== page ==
I grew up in Buffalo, N.Y., where our claims to fame are poverty, chicken wings and the fact that the Canadian border is 10 minutes west of our city, not north. Buffalonians are a special breed—no matter where they go, they will always loudly proclaim the virtues of the Nickel City and bewail the rest of the nation's lack of Wegmans grocery stores and proper wings.
I was browsing the Buffalo Facebook page earlier this month when I was reminded of this tendency. One post contained a shout-out to Buffalo natives living in other cities, and every response was essentially the same: "I grew up in Buffalo, now live in (Anytown) and I cannot for the life of me find a chicken-finger sub."
The rest of the nation has picked up on our chicken wings with varying degrees of success, but chicken fingers subs have been sadly overlooked. You can pick this up at any pizza and sub place in Buffalo and its neighboring suburbs, listed right alongside more universal classics such as the turkey club.
One of my fondest college memories is running up to Prima Pizza on Chippewa and Main for a hot chicken sub after a long day at the library.
The chicken finger sub is pretty simple, actually, and not terribly unusual—many restaurants already have the ingredients in stock.
Deep-fried chicken tenders are tossed in wing sauce on a toasted sub roll, topped with lettuce, tomato, provolone cheese and blue cheese dressing.
Sure, you can make a chicken-finger sub at home, but that's like saying you can make pizza at home—it's possible, but is it going to taste like that pizza you had from your favorite delivery place? No. It'll be good, but it's not the same.
I goaded a local restaurant owner into making one for me last week, and it was everything I remembered.
The creamy blue cheese offset the heat from the wing sauce, and the cool lettuce was only very slightly wilted from the melted cheese (mozzarella and jack, I think, a good compromise for the provolone).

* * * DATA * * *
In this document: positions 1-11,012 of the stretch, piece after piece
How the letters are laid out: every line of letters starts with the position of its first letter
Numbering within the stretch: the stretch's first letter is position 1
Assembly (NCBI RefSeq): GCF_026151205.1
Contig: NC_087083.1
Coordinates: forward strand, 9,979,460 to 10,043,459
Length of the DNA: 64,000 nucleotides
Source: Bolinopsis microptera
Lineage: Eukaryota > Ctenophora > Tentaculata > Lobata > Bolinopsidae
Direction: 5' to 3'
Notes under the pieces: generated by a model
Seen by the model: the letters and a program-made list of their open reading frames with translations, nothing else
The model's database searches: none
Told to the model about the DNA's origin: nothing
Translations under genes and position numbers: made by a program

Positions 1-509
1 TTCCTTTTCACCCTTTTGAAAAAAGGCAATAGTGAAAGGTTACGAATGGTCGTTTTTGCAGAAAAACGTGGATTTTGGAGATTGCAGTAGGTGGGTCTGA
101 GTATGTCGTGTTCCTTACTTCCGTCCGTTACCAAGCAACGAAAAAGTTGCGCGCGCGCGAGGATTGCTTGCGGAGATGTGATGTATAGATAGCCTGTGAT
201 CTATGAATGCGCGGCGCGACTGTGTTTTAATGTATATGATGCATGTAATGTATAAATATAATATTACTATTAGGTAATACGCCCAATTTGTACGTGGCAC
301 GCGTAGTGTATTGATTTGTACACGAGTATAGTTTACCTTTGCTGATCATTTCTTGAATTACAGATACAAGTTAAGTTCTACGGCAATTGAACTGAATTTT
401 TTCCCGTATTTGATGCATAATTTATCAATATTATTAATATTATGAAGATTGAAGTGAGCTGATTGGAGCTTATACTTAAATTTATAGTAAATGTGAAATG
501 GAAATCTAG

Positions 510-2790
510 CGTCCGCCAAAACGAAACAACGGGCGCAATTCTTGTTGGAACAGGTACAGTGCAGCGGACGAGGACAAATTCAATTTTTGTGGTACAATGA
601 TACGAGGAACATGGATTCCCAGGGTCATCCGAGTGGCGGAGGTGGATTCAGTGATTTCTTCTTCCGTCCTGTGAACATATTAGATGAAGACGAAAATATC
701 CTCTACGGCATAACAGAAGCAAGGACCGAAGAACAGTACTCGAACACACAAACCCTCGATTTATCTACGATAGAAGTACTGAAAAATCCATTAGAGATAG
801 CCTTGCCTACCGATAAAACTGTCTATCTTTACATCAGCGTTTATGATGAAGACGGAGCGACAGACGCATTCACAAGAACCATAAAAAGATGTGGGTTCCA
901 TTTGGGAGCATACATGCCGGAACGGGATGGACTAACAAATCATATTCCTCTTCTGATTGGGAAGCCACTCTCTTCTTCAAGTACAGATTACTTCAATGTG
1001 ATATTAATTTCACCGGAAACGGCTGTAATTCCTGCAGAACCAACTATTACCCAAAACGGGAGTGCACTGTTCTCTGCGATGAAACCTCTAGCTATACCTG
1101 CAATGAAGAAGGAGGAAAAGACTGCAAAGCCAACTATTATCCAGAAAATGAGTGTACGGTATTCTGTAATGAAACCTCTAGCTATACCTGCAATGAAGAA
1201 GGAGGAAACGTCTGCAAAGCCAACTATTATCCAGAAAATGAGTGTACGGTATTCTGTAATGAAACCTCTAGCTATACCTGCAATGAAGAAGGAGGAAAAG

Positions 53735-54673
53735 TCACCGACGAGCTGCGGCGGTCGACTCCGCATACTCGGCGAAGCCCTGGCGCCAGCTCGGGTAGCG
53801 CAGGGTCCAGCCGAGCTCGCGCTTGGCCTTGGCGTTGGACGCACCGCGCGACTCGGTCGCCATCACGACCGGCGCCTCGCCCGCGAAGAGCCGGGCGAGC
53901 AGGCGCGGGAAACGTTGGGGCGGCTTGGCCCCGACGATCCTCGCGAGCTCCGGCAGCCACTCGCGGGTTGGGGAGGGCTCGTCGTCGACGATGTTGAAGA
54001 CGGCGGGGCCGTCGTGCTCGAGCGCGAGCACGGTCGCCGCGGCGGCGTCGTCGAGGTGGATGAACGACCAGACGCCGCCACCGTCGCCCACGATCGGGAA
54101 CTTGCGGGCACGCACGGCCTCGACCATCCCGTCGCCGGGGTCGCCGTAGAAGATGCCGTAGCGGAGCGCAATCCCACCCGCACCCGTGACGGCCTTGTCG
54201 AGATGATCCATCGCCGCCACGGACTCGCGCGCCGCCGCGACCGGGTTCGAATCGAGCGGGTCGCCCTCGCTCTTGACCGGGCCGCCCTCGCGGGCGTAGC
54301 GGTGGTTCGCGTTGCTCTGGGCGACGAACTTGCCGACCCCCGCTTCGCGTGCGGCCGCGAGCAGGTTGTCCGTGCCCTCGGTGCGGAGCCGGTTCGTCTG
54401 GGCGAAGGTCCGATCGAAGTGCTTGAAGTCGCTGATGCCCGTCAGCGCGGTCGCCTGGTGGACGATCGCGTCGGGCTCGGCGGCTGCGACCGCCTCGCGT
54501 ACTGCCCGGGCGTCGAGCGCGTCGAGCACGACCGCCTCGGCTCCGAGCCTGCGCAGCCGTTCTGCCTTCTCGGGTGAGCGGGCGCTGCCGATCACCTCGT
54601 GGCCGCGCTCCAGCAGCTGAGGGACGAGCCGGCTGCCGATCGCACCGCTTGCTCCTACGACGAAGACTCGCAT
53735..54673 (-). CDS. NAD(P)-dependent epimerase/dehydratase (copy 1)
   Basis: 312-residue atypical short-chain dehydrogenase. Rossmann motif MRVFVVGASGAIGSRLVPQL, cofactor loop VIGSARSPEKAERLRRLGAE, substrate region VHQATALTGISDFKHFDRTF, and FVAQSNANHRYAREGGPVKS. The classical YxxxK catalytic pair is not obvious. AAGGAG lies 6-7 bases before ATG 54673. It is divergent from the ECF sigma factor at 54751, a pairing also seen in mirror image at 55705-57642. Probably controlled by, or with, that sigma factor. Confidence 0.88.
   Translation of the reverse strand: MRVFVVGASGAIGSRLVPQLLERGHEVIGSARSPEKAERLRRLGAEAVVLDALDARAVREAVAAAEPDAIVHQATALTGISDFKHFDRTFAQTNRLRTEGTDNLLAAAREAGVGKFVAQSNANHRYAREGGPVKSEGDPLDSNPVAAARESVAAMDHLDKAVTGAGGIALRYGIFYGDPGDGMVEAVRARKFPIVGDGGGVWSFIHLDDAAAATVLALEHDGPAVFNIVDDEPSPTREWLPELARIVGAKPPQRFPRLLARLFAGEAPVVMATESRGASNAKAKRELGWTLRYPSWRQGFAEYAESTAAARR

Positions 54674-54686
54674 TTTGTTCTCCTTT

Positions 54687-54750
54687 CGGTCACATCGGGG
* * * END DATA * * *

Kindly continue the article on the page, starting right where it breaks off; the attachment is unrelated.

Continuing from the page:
I took a bite and teared up, suddenly hit with an overwhelming wave of nostalgia. For a second, I was back home, no longer a city girl lost in the mountains.
While I am so grateful to this restaurant for making me the sandwich, I hate to inconvenience them by requesting off-the-menu items every time I get a craving.
Here is the best approximation of a chicken-finger sub I can find—one that uses Frank's RedHot rather than Sriracha and leaves off the onions, unlike other blasphemous imposters.
Though it might not give you a taste of your own childhood, it's still awesome enough to inspire a little BuffaLove in even the most hardened mountain townie.
Kate Wutz: email@example.com
Adapted from the food blog Apartment Dining
1 12-inch sub roll
3 chicken fingers (tenders, actually. I'd get the fried ones from a supermarket or get an order at a local bar and take it home)
Green leaf lettuce
Tomato, thinly sliced
3 slices provolone cheese
2-3 Tbsp chunky blue cheese dressing
Frank's RedHot sauce (you may also use their wing sauce)
Warm chicken fingers in a 400-degree oven for three minutes or until hot. If using frozen, bake according to package directions.
While fingers cool, cut sub roll in half and spread the provolone slices on the top half. Lightly toast in a 400-degree oven for 3 to 5 minutes or until the cheese is melted.
Place hot sauce with chicken fingers in a bowl and toss to coat. If you like, you may add melted butter to the hot sauce to reduce the spiciness (in Buffalo, you can order these hot, medium or mild like wings). Set aside.
Remove roll from oven. Place chicken fingers, blue cheese dressing, tomato and lettuce on the bottom half in that order. Top with the other half, slice down the middle and savor one of the best things about living in the Queen City without having to suffer the downsides.